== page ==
Translation: Evgeniya Khasis on Tolokonnikova’s Prison Letter

A letter from Yevgenia Khasis, a nationalist and convicted accomplice to murder, and fellow colony inmate of Nadezhda Tolokonnikova, published in Komsomolskaya Pravda, 28 September 2013.

Evgeniya Khasis’ Letter: Tolokno’s Passions

I met Nadezhda about a year ago when she arrived at the colony to serve the sentence handed down to her by the court. Despite the differences between our ideological views, I wanted to become acquainted, and there were reasons for my doing so. Firstly, it is difficult to find a person here who is familiar with the socio-political conditions of our society, and even more so with its features in terms of “sovereign democracy”. I have long been isolated from this activity, and it was interesting to hear the news, to hear an opinion, including the opinion of someone with left-liberal views. Secondly, it was interesting to delve into the specifics and methods of the opposition struggle. It was interesting to hear the motives and the goals of the so-called punk prayer that had rocked the entire country. But not only did I have questions to put to her: I for my part was not against her satisfying her curiosity about me, believing that she and her sympathizers had every right to do so.

Living in different prison sections, we used to meet in the convict recreation areas – in the library or in the convicts’ “club”. I invited her into the temple with the rights of an assistant bell-ringer. I shan’t forget how our conversation followed the regular channel of intelligent small talk and debate. In those matters where we could not reach agreement, we agreed on our own default position, each remaining convinced of her point of view. Knowing of the women prisoners’ attitude towards her through the way they gossiped and gossiped about her, and after reading the news reports, where there were details of that moment that had moved her away from perverted pornographic “events” and had turned her into a “star” because of a “punk prayer” in the Christ the Saviour Cathedral, I asked Nadia in a comradely fashion whether she had had conflicts within her prison team. I was truly worried that the public hostility and condemnation of her would spill over into the prison colony and that there would be tension between her and the prisoners. However, Nadezhda assured me that she was doing well, that there was no conflict and that she felt that there were was nothing negative in the way she was being treated by any of the prisoners or by the administration.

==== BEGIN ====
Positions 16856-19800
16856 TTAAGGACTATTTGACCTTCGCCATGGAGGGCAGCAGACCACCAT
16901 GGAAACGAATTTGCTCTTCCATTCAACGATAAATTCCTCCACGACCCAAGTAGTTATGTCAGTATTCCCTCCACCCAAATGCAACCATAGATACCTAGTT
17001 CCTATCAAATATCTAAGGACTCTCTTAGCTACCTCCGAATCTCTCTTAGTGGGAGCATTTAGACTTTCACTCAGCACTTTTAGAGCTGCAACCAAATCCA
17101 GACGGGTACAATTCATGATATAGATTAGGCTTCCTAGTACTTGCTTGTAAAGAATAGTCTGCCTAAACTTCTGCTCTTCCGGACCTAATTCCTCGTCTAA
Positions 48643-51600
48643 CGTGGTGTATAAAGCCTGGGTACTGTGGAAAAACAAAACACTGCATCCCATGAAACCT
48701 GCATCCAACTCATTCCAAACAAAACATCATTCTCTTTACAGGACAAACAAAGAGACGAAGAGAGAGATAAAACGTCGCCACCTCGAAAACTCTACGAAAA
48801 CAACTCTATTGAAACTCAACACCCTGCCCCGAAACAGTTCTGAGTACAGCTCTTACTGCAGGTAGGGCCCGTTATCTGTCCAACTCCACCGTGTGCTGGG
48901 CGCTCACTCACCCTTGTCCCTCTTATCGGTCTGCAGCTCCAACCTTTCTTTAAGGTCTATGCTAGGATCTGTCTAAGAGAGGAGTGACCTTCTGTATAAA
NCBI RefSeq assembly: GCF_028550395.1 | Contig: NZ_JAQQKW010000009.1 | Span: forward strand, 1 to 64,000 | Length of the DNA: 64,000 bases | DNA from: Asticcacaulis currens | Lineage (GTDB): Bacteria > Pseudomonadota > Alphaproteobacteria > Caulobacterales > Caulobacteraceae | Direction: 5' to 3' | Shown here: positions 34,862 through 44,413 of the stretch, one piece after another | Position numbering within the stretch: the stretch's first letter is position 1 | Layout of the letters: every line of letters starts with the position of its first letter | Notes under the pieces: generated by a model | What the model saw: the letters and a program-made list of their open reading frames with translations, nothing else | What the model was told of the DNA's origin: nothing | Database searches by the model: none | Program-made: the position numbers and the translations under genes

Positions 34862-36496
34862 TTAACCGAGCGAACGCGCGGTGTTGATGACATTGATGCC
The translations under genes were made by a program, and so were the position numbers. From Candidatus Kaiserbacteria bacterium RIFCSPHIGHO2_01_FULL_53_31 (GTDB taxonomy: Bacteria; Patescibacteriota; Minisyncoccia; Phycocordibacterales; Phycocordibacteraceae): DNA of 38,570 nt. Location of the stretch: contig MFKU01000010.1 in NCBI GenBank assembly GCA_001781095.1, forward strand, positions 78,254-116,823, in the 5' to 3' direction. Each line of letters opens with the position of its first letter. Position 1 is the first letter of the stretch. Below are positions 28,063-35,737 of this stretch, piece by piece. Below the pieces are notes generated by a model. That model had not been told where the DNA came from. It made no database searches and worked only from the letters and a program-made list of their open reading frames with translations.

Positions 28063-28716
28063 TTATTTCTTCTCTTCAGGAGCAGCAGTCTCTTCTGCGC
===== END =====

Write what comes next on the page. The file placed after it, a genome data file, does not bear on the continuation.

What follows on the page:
After her parole judgment, Nadia suddenly began making claims that her rights were being violated, that the administration was prejudiced towards her, that the prison regulations were poorly observed and so on. She defended her actions by saying that she considered it right and proper to use her incarceration as a means of discrediting the government, that the role of the opposition dictated that she should adopt such behaviour and that the more any dispute or information concerning the establishment was blown up out of proportion, which establishment is part of the overall state system, then the faster we should be able to shake the foundations of the existing power structure and overthrow the incumbent president. My views are no less at odds with hers: I do not like the state very much, but the way I see changes in the reform of the political system is that they should lead to the establishment and strengthening of democratic institutions and mechanisms. I do not share her opinion as regards subversive activities and those aimed at the undermining, disruption and destruction of the existing mechanisms for carrying out the operation of our state. I do not want revolutions, victims and the collapse of the country. I can see how destroying, not reforming, might result in the burial beneath the ruins of the state of thousands of people, citizens, the people – our people, the nation, the country that I love.